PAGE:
Africa-Press – Angola. The latest outbreak of the Sudanese strain of Ebola started on September 20, 2022. The Sudan strain, despite being known as one of the least deadly, has claimed the lives of dozens of people so far.
On October 12, Ministers of Health and government representatives from nine African countries developed a joint response to curb the recent Ebola outbreak in Uganda and its potential spread in the neighboring countries during a high-level emergency ministerial meeting.
The meeting was hosted by the Ugandan government in collaboration with the World Health Organization (WHO) and the Africa Centres for Disease Control and Prevention (Africa CDC). Burundi, the Democratic Republic of the Congo, Kenya, Liberia, Rwanda, Sierra Leone, South Sudan, Tanzania and Uganda took part in the meeting.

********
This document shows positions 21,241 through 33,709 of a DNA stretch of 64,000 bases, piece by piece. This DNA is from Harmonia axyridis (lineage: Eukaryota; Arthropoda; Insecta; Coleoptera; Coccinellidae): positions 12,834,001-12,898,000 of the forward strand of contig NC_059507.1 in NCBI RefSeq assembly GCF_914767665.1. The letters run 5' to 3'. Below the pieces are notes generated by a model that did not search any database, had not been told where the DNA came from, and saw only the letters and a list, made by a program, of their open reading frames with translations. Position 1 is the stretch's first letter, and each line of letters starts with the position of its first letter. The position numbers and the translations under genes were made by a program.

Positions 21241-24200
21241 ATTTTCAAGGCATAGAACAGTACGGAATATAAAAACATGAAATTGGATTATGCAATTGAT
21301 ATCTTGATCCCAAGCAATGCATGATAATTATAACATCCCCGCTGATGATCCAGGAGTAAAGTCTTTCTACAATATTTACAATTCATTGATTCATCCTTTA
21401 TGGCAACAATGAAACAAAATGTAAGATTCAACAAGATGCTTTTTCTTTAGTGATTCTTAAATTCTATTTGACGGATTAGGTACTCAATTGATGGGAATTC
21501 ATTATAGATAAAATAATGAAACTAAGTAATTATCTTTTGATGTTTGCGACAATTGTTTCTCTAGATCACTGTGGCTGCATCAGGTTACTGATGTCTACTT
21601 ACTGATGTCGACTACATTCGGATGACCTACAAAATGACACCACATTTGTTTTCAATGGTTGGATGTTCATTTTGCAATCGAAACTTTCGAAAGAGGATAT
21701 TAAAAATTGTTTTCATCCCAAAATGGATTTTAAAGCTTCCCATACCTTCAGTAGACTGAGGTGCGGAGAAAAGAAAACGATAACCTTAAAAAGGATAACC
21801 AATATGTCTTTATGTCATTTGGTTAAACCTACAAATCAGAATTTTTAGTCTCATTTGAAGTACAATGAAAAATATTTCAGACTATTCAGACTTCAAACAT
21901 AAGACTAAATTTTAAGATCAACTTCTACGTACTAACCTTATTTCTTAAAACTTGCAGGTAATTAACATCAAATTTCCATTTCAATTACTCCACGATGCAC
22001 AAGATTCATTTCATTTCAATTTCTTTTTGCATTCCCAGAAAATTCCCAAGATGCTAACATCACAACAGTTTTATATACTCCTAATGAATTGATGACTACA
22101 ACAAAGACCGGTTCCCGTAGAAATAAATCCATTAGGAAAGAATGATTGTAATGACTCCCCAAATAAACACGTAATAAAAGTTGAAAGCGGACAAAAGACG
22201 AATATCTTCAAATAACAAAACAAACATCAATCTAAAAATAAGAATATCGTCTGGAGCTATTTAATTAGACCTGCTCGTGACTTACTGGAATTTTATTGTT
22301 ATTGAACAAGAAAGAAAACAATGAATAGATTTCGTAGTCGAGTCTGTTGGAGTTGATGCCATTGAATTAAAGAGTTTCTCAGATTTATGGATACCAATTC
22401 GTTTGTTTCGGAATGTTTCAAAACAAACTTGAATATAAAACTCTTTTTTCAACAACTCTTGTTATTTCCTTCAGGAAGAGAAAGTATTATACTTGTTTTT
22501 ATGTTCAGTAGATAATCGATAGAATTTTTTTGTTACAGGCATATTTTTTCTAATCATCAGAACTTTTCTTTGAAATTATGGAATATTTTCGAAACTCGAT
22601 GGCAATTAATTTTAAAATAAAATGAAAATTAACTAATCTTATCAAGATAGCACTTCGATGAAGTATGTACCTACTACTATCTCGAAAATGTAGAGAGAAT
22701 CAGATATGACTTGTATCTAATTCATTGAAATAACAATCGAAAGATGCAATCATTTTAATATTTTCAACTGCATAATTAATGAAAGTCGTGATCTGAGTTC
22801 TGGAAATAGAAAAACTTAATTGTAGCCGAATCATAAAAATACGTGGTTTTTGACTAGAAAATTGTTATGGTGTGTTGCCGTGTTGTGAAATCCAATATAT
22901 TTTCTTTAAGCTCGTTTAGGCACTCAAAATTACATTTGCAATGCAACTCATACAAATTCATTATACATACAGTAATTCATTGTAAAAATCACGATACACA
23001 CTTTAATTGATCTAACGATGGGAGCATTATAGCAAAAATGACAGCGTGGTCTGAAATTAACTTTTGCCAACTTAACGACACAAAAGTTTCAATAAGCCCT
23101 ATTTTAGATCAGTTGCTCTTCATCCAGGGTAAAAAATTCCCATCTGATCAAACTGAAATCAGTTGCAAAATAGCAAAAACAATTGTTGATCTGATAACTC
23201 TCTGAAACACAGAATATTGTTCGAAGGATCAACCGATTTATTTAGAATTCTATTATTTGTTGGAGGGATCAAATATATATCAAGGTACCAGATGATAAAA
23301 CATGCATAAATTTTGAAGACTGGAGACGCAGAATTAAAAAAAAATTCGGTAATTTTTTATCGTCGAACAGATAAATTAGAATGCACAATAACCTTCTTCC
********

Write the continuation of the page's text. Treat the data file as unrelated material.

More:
Disease monitoring, contact tracing, prompt information sharing, joint emergency simulation exercises, raising people’s awareness, increasing the number of medical staff at the borders and other joint measures aiming to increase the level of preparedness and prevent the spread of the Sudan strain were mentioned in a communique issued following the meeting.
Uganda’s Minister of Health, Hon Dr. Jane Aceng expressed her hopes that joint efforts will help to halt the spread of the virus. WHO Regional Director for Africa, Dr. Matshidiso Moeti is also hopeful for a positive outcome.
Acting Director General of the Africa CDC, Dr. Ahmed Ogwell Ouma agreed with his colleges. The WHO’s experts say the risk of the spread of Sudanese Ebola strain is high due to cross border migration and travel to and from Uganda.
Despite the first Ebola outbreaks, as well as outbreaks of the Sudanese strain, being first detected in 1970s, there’s still no effective vaccine against the disease.
At least six candidate vaccines against Sudanese Ebola are now under development.
According to the WHO, transmission of the Ebola virus from human to human happens through the exchange of bodily fluids, which can occur not only directly, but through contaminated objects as well. The most common symptoms of Ebola are high fever, diarrhea, abdominal pains, vomiting blood, unexplained hemorrhaging and fatigue.